Positron Emission Tomography (PET)

, Valery Kornienko2 and Igor Pronin2

N.N. Blockhin Russian Cancer Research Center, Moscow, Russia

N.N. Burdenko National Scientific and Practical Center for Neurosurgery, Moscow, Russia


A distinctive feature of radionuclide methods, including positron emission tomography (PET), is their initial focus on a visual and quantitative assessment of biological processes within the cell (Shinoura et al. 1997; Chen 2007; Kumar et al. 2010; Granov and Tiutin 2013). Thus, if MR or CT perfusion indirectly suggests a degree of malignancy or viability of the tumor tissue by its structural characteristics or hemodynamic parameters, PET with 18F-choline, for example, estimates the intensity of the formation of cell membranes, including endothelial cells, long before the formation of the abnormal vasculature. An assessment of biochemical processes in the brain is of particular interest both in the differential diagnosis of intracranial tumors and in the differentiation of therapy-induced residual tumor necrosis and edema (Dolgushin 2008). Important is the fact that, in PET studies, a metal or other foreign bodies do not give artifacts in images, in contrast to CT or MRI, and their presence in patients is not a contraindication for the study.

Positron emission tomography (PET) using a variety of radiopharmaceuticals (RP) provides unique information about the functional state of tumors by a number of biological processes, such as glucose metabolism, protein/DNA synthesis, rate of cell membrane synthesis, angiogenesis, hypoxia, etc. (Weidner 1995; Hara et al. 1997). The first PET studies with 18F-FDG were conducted on the brain and were directed to the study of functional disorders in dementia, epilepsy, Parkinson’s disease, and Alzheimer’s disease. However, the use of PET with 18F-FDG in brain tumors is limited because of the intense physiological accumulation of the drug in the gray matter. The isotopes that emit positrons generally have expressed specific radioactivity, and, as a rule, only a small amount of RP is needed to obtain the necessary information. The relatively short half-life of the isotopes used in PET helps reduce the radiation dose and allows for repeated measurements at short intervals. Due to the specifics of the primary diagnosis of brain tumors, PET with 18F-FDG is inefficient as compared to MRI. However, 18F-FDG helps visualize tumors with high metabolic activity, such as metastases, glioblastoma, some types of meningiomas, and gray matter lesions, resulting in a decrease in metabolic activity. A simultaneous scanning of the “whole body” and brain with 18F-FDG PET significantly reduces the information value of the study because of the high background RP accumulation in the brain deteriorating the relative contrast of extracranial lesions. This is why the so-called “whole-body” study with 18F-FDG is limited to the level of the skull base.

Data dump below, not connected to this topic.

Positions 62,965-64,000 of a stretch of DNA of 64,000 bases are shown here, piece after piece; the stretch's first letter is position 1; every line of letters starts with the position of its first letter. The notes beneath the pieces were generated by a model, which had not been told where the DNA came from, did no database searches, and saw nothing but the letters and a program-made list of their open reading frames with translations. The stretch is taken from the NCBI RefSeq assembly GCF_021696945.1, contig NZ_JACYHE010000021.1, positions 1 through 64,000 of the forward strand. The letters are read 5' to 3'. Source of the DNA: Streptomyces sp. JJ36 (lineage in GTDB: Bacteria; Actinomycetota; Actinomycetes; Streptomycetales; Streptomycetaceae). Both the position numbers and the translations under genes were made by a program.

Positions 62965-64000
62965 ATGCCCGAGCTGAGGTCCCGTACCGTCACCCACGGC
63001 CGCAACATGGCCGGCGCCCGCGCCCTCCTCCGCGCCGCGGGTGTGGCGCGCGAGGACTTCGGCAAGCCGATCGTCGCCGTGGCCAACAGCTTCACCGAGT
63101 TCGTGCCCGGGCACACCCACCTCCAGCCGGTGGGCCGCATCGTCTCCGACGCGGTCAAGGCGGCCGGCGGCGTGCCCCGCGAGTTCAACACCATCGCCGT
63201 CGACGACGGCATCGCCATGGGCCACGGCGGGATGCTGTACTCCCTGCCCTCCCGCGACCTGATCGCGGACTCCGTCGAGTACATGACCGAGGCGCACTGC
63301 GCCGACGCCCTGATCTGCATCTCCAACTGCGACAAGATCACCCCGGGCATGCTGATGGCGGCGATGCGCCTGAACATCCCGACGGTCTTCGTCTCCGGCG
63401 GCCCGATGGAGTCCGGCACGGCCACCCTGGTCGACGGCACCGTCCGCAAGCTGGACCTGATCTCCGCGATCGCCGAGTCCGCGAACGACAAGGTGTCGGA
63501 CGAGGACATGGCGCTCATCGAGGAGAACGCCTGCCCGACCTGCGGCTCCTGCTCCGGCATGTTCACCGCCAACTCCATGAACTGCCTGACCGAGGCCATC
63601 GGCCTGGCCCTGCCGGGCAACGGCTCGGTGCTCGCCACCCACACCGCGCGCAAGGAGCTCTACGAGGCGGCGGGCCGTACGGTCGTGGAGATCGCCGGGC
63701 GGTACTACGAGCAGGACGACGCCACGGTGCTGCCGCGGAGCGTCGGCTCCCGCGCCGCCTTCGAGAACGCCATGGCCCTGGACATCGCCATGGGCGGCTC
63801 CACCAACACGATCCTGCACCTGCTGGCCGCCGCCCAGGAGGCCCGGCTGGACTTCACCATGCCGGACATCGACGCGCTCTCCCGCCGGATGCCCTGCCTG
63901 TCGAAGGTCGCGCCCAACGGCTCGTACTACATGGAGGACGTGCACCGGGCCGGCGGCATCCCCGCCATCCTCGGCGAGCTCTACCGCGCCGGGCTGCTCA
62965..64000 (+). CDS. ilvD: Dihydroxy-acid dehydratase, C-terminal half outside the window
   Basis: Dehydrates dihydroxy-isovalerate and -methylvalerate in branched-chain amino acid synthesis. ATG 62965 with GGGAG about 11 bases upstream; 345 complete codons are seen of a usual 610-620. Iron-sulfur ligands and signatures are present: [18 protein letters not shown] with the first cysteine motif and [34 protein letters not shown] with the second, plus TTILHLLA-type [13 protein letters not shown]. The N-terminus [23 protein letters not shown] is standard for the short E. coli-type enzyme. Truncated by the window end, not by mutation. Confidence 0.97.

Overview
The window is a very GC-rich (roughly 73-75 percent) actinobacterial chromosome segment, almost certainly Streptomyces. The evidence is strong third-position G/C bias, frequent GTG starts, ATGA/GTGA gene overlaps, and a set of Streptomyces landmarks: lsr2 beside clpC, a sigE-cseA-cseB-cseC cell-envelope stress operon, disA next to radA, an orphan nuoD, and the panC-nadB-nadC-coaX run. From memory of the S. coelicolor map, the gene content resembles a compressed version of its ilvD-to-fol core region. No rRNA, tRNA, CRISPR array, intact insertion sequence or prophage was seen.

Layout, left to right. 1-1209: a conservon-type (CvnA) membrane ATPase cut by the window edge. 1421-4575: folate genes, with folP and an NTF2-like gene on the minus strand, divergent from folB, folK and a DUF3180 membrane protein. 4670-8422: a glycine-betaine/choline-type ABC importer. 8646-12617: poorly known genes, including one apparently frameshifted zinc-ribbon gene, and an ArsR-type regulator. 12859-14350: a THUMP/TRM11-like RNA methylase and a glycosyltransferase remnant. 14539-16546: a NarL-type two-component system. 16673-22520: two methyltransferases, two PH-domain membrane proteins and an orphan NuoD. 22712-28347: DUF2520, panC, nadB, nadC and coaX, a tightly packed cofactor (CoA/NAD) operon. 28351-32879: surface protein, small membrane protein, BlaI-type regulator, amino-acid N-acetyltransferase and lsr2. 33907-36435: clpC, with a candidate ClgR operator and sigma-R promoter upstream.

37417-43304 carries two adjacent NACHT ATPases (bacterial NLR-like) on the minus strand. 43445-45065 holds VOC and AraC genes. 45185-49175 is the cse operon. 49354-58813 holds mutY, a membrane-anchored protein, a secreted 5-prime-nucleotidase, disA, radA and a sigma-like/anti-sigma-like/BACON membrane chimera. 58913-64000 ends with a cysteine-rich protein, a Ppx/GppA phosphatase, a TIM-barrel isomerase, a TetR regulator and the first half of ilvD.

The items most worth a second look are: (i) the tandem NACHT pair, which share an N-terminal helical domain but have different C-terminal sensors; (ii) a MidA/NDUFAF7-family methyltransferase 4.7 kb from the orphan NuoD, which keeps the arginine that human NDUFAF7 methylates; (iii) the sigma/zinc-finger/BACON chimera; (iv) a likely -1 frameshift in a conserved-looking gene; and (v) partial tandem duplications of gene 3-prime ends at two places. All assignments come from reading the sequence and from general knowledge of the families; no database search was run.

PET diagnosis identifies tissues by varying degrees of glucose consumption. Since most tumors have a higher metabolism than intact tissues and the glucose consumption by the tumor tissue is higher, PET images display areas of abnormally high tissue metabolism. On the scans, there are foci with increased accumulation of glucose labeled with the isotope 18F. The detection of increased accumulation areas on the background of areas with the normal RP accumulation indicates an increase in metabolic processes in this area, which may be caused by a tumor, inflammation, etc. An area with enhanced metabolism allows to judge with high reliability about the presence and extent of a tumor. In addition to determining the extent of the tumor process and the early detection of its manifestations due to progression, evaluating the effectiveness of cancer treatment, diagnosis of iatrogenic (postoperative) damage, and post-radiation scarring, PET is effective in the differential diagnosis of malignant tumors from benign tumors and non-tumor diseases.